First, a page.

Much of the success of 'Still Life with Roses and Oranges' comes from the drama in the colour scheme with the vivid hot orange of the fruit being the single warm tone in an otherwise entirely cool palette. The overall effect is a still life that is at once peaceful and vivacious. A very similar composition, 'Still Life with Roses', featuring the same objects, fabrics, fruit and flowers is held in Aberdeen Art Gallery but the oranges are far less dominant in the Aberdeen painting and the overall colouring is not as light or bright, creating a very different mood.
The combination of white, blue and orange here is especially reminiscent of Cézanne's still life paintings. However, whereas Cézanne's fruit tends to spill over a valley of folded cloth, Peploe's 1920s still lifes are structurally tight with strong lines running through the composition creating a crisp edge; very much in keeping with the Art Deco taste of the period.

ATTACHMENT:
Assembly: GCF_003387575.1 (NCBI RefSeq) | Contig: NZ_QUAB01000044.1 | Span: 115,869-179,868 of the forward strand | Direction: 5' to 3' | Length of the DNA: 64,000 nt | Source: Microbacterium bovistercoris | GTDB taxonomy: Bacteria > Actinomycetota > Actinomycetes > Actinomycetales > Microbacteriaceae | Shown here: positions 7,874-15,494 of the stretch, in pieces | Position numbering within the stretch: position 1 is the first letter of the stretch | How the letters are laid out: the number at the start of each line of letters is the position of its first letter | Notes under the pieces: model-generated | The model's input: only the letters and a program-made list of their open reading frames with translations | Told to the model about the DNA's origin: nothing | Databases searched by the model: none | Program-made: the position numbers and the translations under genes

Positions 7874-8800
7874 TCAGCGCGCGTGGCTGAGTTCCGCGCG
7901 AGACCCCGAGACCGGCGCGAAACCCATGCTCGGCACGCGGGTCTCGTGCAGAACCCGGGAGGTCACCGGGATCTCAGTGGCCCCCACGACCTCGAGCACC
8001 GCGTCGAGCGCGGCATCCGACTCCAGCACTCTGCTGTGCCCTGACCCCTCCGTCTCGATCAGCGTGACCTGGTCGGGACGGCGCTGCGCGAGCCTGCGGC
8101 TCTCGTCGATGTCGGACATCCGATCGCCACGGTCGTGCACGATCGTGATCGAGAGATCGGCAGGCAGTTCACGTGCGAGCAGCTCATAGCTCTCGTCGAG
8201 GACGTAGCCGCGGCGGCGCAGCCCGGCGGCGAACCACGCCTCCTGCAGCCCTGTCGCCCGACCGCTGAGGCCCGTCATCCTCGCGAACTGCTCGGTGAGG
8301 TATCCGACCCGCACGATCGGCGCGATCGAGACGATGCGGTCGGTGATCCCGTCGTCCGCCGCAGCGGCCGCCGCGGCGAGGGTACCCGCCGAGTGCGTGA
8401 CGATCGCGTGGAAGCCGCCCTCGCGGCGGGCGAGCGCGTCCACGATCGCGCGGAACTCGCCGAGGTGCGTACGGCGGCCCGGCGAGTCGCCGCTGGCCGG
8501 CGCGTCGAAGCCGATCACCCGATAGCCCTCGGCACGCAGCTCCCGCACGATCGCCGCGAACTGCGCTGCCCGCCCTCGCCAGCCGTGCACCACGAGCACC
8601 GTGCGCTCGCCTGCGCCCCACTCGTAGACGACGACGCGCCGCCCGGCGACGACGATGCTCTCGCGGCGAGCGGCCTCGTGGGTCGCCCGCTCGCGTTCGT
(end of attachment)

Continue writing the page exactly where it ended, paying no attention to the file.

Cadell and Peploe often shared the props that featured in their still life paintings and the violet and green fabric, acting here as a tablecloth, is found draped on the back of a red chair in Cadell's painting The Vase of Water (circa 1923, Private Collection). Peploe's dedication to still life and his pursuit of every possibility offered by the subject, resulted in many of the most enduring still life compositions of the 20th century, earning him the accolade of the "greatest still life painter in British history" (Jackie Wullschlager, 2012).